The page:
Dear Clients and Friends of Greenleaf Trust,

Each month we send our newsletter titled “Perspectives” to our clients and friends of Greenleaf Trust. Almost always, the content is about the economy, financial markets, wealth management retirement and financial planning. Today it is important that we talk honestly about a national crisis that has plagued our country for four hundred years. Race is a topic we talk around but rarely about. As a nation, we are uncomfortable with the topic and attempts at national dialogues have been muted and almost always done in ways not to make the majority uncomfortable. The result is that the festering wound of racism grows under the skin and is never brought into the daylight that allows it to heal. This week we saw a murder take place before our very eyes. Once again the victim was a person of color and the perpetrator was white and in a police uniform. The protests have been national in scope, long, loud and persistent. Have we finally witnessed a violation of human and civil rights so obvious that we as a nation are ready to look inward, accept our individual and collective roles in the perpetuation of the condition we are in and begin the long and arduous role of eliminating racism in our country?

Our colleagues of color at Greenleaf Trust are not OK. Our fellow Americans of color are not OK and we as a collective nation are not OK. We are wounded, angry, sad and bitterly disappointed. For Americans of color this is a continuation of what has occurred for four hundred years. There has never been a national apology for slavery from the floor of the Senate, House of Representatives or President of the United States. We demanded that Japan and Germany apologize for the atrocities of World War II, but have never apologized for the horrors of slavery in our own country. Our post Civil War history is replete with continual legislatively imposed racially focused attempts to treat people of color as less than white Americans. Restrictive voting laws, segregated public schools, segregated universities, segregated armed forces, lack of access to higher education, lack of access to the G.I. bill, racially motivated hiring practices, red lining mortgage and lending practices and the list goes on and on. What is clear is that all of these were institutional attempts to limit, discriminate and deprive people of color the advantages and privileges that white people in our country have enjoyed for generations. Many white Americans want Americans of color to move beyond race. As a country, we have a tendency to want the victims of racism to solve the problem rather than those that created the problem. People of color didn’t create slavery in America nor any of the legislative practices that deprived and denied them of their civil rights, white people did. So how do we heal? We start by standing with Americans of color in every sense of the term. We start by accepting some real, and sometimes, hard truths. Everyone’s lives are tough from time to time – and some more than others – but if we are to move forward, we have to recognize that for white people, the color of their skin is not what has made their lives tough. If we are to move forward, we have to embrace the knowledge that what we were taught in our history classes in school was not our entire history. The collective history of the Jim Crow south, and all of the legislatively imposed practices in our country that deprived people of color economic, political and social opportunities that white people have always taken for granted have contributed significantly to huge disparities in wealth and health in our country.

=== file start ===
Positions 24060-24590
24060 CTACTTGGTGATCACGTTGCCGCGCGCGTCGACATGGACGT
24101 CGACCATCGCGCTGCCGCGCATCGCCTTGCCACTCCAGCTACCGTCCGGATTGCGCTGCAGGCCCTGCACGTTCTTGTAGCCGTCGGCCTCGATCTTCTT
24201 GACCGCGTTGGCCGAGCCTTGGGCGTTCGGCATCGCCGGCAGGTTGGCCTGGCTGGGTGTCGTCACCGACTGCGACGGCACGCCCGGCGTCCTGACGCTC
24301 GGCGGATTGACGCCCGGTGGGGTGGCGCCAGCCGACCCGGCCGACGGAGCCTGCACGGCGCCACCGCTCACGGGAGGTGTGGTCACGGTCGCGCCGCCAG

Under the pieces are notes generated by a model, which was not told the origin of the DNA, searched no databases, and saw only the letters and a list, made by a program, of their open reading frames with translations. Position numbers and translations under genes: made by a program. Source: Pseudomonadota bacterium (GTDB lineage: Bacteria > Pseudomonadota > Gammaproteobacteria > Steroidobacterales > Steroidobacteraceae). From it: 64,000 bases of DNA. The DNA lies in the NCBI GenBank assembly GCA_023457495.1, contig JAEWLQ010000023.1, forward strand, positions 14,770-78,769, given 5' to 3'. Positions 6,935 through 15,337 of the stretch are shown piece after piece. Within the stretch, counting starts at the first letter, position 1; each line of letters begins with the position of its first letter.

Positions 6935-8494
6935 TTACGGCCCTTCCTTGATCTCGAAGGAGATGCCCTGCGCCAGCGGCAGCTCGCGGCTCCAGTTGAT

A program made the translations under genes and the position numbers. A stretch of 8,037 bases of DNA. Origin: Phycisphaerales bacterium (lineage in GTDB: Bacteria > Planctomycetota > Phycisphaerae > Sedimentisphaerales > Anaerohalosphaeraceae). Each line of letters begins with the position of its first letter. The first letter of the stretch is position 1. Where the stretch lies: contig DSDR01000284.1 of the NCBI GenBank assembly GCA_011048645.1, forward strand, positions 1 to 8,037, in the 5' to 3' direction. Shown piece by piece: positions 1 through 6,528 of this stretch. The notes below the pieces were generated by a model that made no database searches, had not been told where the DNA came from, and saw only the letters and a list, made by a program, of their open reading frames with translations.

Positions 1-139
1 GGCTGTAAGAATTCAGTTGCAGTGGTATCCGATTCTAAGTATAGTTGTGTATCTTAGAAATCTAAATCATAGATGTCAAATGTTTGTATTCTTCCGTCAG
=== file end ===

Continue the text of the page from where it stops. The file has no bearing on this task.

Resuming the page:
For some, this commentary will be uncomfortable, but that is why we find ourselves in this national crisis. If our country is to be great, it has to be great for all. If we find ourselves being distracted by the looting and physical destruction caused by some protesters, we will not get to the depth of the festering wound that racism has wrought to our country. Our team stands with our colleagues of color and all Americans of color. While we can’t know the depth of hurt and despair felt at this moment in time for many, we are committed to getting better and to doing better to make certain that as our country gets better, it gets better for every American and that no one is left behind. We are fighting a pandemic and we will win that fight, but it would be a national shame to win the war against the pandemic while failing to commit to eradicating the plague of racism that has existed here for over four hundred years. We are living in a difficult time in our country’s history. If we truly believe in the concept of American exceptionalism, now is a good time to live it.

William D. Johnston